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Old stain, new life

A traditional lab dye unexpectedly stabilizes proteins and extends lifespan in worms

Megan Scudellari
A small molecule used to stain protein deposits actually stabilizes proteins and profoundly extends lifespan in worms, a new study in linkurl:Nature;http://www.nature.com/nature/current_issue.html demonstrates.
linkurl:C. elegans;http://commons.wikimedia.org/wiki/File:Enlarged_c_elegans.jpg
Courtesy of the National Human
Genome Research Institute
The well-known laboratory dye could provide a starting point for a new class of therapeutics to slow the toxic aggregation of proteins in aging and diseases like Alzheimer's and Parkinson's disease."What makes this study beautiful is that science takes something old and reveals something new," said linkurl:Richard Morimoto,;http://groups.molbiosci.northwestern.edu/morimoto/index.html who studies misfolded proteins and cell stress at Northwestern University and was not involved in the research. "Instead of just detecting the fibers, this [dye] is perhaps telling us something about the dynamics" of protein aggregation, he added.Amyloid-staining dyes like Congo red and Thioflavin T (ThT) are small molecules used regularly in histological techniques to stain proteins, especially in Alzheimer's research to visualize the amyloid beta plaques...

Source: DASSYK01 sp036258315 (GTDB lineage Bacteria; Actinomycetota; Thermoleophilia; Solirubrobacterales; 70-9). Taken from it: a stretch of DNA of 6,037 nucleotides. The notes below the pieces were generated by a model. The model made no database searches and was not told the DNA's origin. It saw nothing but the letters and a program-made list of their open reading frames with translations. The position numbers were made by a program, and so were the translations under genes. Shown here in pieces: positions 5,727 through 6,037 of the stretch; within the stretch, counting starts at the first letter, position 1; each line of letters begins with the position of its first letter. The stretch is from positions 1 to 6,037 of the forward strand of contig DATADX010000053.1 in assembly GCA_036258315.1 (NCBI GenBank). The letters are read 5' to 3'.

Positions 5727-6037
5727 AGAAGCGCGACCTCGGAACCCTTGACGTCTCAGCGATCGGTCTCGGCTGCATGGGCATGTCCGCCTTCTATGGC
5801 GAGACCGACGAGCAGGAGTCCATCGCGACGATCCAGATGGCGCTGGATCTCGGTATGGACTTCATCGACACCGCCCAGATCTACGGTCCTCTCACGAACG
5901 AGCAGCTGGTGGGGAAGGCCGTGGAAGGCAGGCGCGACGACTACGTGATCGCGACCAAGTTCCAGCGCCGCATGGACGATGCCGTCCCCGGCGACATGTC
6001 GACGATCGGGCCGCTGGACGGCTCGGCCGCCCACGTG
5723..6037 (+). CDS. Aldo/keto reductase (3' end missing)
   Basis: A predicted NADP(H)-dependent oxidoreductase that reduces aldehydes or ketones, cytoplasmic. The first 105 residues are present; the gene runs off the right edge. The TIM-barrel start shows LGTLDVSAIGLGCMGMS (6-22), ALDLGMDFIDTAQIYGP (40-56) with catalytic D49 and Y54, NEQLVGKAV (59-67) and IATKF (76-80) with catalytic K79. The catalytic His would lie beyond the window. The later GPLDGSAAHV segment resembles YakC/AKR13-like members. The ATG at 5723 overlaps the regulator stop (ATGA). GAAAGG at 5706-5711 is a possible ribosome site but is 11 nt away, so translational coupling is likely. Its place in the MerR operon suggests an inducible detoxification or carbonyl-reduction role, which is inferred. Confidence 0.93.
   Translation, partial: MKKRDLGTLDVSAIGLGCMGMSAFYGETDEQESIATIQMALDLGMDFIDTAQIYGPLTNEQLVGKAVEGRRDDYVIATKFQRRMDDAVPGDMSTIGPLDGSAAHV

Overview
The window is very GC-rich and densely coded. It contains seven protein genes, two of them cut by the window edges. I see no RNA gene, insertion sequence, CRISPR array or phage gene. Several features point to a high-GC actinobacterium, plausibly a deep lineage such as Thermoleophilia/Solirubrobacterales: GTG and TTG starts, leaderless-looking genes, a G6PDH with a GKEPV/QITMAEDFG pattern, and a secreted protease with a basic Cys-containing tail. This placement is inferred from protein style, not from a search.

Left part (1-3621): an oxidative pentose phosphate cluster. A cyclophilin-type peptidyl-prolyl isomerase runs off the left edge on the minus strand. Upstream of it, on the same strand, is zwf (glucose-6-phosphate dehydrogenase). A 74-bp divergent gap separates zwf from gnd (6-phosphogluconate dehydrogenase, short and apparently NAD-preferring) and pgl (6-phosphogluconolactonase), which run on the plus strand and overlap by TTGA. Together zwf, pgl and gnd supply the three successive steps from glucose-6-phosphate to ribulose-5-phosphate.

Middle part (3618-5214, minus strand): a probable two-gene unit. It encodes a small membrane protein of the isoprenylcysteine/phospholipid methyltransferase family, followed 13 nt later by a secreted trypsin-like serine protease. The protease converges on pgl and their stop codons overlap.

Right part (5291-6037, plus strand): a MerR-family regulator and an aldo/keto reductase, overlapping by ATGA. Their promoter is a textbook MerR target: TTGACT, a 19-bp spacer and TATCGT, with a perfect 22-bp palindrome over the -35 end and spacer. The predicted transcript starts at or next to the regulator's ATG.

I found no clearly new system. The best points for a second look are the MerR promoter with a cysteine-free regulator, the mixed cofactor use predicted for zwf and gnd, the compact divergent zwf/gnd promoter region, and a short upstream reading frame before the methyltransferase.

Caenorhabditis elegans,
Control C. elegans, 20 days old, under normal conditions. The worms
present very limited movement and reduced body size associated
with the aging process in these nematodes.
Courtesy of Silvestre Alavez, Buck Institute
Worms treated with ThT after 20 days in culture. ThT treated worms
display a great improvement in motility and appearance consistent
with a delay in the aging process.
Courtesy of Silvestre Alavez, Buck Institute
C. elegansC. elegans, Alavez, S., et al., "Amyloid-binding compounds maintain protein homeostasis during ageing and extend lifespan," Nature, doi:10.1038/nature09873.




Cell
J Biol Chem,

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